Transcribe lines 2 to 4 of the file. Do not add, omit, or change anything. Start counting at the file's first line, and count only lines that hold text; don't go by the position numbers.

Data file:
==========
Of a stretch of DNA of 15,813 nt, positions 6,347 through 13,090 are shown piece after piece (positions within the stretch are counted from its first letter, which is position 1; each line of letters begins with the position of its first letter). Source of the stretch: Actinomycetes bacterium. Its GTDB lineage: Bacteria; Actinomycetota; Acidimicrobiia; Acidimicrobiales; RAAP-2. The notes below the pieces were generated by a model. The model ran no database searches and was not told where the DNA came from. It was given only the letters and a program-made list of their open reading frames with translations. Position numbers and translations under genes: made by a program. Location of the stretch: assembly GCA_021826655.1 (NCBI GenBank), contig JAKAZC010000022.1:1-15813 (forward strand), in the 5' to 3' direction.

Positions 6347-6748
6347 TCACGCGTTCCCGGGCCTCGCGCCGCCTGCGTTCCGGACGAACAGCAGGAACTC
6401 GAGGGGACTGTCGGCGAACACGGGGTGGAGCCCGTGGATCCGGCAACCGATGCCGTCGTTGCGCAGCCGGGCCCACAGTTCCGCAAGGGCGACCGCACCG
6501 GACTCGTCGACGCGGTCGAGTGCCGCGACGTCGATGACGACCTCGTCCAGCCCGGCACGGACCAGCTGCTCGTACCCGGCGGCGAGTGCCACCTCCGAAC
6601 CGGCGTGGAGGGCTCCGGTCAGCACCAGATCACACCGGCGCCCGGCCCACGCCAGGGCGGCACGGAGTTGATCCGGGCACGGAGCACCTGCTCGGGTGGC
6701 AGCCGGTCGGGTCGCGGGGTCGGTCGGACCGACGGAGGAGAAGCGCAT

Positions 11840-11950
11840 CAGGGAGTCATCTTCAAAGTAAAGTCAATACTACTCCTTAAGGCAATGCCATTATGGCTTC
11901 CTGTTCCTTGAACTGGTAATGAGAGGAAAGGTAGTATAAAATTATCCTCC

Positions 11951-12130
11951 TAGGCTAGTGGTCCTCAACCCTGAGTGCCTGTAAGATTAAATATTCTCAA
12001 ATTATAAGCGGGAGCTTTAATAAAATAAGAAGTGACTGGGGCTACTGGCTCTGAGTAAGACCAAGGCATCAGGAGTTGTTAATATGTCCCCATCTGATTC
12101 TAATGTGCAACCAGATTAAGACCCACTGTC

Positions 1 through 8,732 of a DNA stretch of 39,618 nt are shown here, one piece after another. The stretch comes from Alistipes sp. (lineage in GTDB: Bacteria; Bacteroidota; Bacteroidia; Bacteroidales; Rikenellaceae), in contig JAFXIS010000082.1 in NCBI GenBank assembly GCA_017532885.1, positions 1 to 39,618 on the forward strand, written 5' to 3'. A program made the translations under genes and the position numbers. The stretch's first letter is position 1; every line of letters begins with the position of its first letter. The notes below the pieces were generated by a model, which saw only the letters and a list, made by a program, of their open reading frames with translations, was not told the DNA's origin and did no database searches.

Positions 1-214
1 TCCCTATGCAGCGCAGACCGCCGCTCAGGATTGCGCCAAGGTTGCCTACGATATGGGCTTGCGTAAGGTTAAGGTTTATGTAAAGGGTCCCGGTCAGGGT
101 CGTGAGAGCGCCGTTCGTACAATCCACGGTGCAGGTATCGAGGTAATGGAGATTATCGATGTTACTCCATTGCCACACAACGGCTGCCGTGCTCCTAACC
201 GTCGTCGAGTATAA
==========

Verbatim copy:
Positions 6347-6748
6347 TCACGCGTTCCCGGGCCTCGCGCCGCCTGCGTTCCGGACGAACAGCAGGAACTC
6401 GAGGGGACTGTCGGCGAACACGGGGTGGAGCCCGTGGATCCGGCAACCGATGCCGTCGTTGCGCAGCCGGGCCCACAGTTCCGCAAGGGCGACCGCACCG